Falling for Fake News Still? Feature

Are You Falling for Fake News, Still?

When you headline in your social media feed from a supposedly reputable source, why doubt its integrity? While it might not seem like something worth pausing over, fake news is flooding the Internet these days.

From political pieces to celebrity gossip, we all scroll past endless articles that tempt and poke at our urge to find out, to know, to satisfy those curiosities. The problem is, there are many fake news sources that post seemingly truthful content simply to trick you into believing something false.

Types of Fake News:

  • Clickbait: Think articles that claim to have found the fountain of youth, the vitamin that cures cancer, or the list of celebrities who have had plastic surgery – you know the ones. They hook you with a headline that makes you think, OK, I have GOT to find out!
  • Jokes and Satire: Does The Onion ring a bell? While it’s famous for publishing fake news items, there are other under-the-radar publications that some readers may not realize are satire. If it seems too good, too funny, too unrealistic… chances are, your intuition is flagging a satirical news source rather than a real one.
  • Deceptive News: We liken this to when a famous celebrity or spokesperson is misquoted. Taken out of context, some information may seem more important or divisive than if it were presented in its entirety, so it’s to the publisher’s advantage to cut crucial information from the content to persuade you to only get one side of the story. This type of news is commonly found in political articles.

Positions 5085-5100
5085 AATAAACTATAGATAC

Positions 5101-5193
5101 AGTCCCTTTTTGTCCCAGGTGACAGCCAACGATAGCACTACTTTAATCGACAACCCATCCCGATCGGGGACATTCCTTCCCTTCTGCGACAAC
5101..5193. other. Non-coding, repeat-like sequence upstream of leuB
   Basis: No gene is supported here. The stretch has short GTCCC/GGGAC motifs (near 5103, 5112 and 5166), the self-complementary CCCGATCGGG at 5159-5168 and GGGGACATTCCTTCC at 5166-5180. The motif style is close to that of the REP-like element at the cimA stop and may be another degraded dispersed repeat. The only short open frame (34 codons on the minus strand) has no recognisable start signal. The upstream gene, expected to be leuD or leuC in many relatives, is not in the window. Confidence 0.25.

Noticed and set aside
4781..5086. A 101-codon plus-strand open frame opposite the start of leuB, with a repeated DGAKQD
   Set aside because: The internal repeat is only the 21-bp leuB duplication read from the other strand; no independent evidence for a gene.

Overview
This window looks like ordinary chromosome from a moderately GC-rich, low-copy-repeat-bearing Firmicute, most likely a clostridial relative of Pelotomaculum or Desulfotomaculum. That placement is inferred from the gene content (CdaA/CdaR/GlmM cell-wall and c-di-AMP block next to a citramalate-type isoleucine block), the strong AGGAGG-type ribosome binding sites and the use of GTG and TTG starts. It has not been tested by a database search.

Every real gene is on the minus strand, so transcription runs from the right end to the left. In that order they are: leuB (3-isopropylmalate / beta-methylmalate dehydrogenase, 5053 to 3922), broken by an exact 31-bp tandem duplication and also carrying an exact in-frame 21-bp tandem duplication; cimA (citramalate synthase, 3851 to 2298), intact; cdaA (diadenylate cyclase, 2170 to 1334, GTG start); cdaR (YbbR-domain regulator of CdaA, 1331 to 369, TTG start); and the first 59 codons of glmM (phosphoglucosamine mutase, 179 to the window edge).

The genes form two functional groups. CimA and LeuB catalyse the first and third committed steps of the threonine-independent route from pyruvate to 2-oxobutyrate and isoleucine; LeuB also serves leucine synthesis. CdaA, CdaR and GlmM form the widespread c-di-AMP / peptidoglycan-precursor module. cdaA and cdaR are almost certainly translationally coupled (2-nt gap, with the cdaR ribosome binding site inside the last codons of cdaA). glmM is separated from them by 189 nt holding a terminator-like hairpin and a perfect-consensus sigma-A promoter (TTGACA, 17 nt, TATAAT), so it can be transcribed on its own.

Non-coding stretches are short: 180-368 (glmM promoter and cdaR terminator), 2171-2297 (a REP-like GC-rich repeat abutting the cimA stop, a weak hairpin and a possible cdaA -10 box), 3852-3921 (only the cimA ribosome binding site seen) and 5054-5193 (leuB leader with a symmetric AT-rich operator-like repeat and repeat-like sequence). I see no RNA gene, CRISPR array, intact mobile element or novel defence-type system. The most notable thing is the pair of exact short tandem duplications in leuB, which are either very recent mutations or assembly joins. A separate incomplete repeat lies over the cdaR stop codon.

• Fake News: Plain and simple, it is information presented as news, but actually isn’t based on truth, fact, or reality. It can be an opinion masked as fact, a lie concocted to get readers to feel a certain way, or even just a way to trick readers into clicking on the content.

Tips to Avoid Fake News

  • Find reputable news sources that can back up the claim
  • Do your own research about the topic
  • Find out when the story was published
  • Check the site against a list of known fake news sites, like this one
  • Be mindful of what you share on social media—read before you share!

If you get your news primarily from social media like Twitter or Facebook, it’s important to be mindful of the sources of your news and to explore any information that seems outlandish—whether you want it to be true or not!

Related: Watch Out for a Phishing Scheme Claiming to be from the Canada Revenue Agency

Leave a Reply

Your email address will not be published. Required fields are marked *